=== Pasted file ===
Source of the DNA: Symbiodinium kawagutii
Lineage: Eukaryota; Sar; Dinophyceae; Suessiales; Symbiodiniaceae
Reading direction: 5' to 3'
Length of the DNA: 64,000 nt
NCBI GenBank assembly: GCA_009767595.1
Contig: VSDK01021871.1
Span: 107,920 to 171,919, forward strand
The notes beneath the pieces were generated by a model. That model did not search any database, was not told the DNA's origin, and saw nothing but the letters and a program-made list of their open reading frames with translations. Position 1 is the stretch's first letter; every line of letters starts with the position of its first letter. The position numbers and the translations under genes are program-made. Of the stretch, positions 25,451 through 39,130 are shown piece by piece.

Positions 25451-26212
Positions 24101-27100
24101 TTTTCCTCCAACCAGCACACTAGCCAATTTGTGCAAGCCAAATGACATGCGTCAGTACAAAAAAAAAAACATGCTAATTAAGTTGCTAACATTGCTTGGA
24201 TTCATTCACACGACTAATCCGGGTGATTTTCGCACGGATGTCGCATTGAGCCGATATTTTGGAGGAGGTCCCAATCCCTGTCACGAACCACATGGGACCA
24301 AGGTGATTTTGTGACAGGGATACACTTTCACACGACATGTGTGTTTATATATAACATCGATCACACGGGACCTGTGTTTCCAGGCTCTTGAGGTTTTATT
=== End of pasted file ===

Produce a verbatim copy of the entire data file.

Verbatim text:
Source of the DNA: Symbiodinium kawagutii
Lineage: Eukaryota; Sar; Dinophyceae; Suessiales; Symbiodiniaceae
Reading direction: 5' to 3'
Length of the DNA: 64,000 nt
NCBI GenBank assembly: GCA_009767595.1
Contig: VSDK01021871.1
Span: 107,920 to 171,919, forward strand
The notes beneath the pieces were generated by a model. That model did not search any database, was not told the DNA's origin, and saw nothing but the letters and a program-made list of their open reading frames with translations. Position 1 is the stretch's first letter; every line of letters starts with the position of its first letter. The position numbers and the translations under genes are program-made. Of the stretch, positions 25,451 through 39,130 are shown piece by piece.

Positions 25451-26212
Positions 24101-27100
24101 TTTTCCTCCAACCAGCACACTAGCCAATTTGTGCAAGCCAAATGACATGCGTCAGTACAAAAAAAAAAACATGCTAATTAAGTTGCTAACATTGCTTGGA
24201 TTCATTCACACGACTAATCCGGGTGATTTTCGCACGGATGTCGCATTGAGCCGATATTTTGGAGGAGGTCCCAATCCCTGTCACGAACCACATGGGACCA
24301 AGGTGATTTTGTGACAGGGATACACTTTCACACGACATGTGTGTTTATATATAACATCGATCACACGGGACCTGTGTTTCCAGGCTCTTGAGGTTTTATT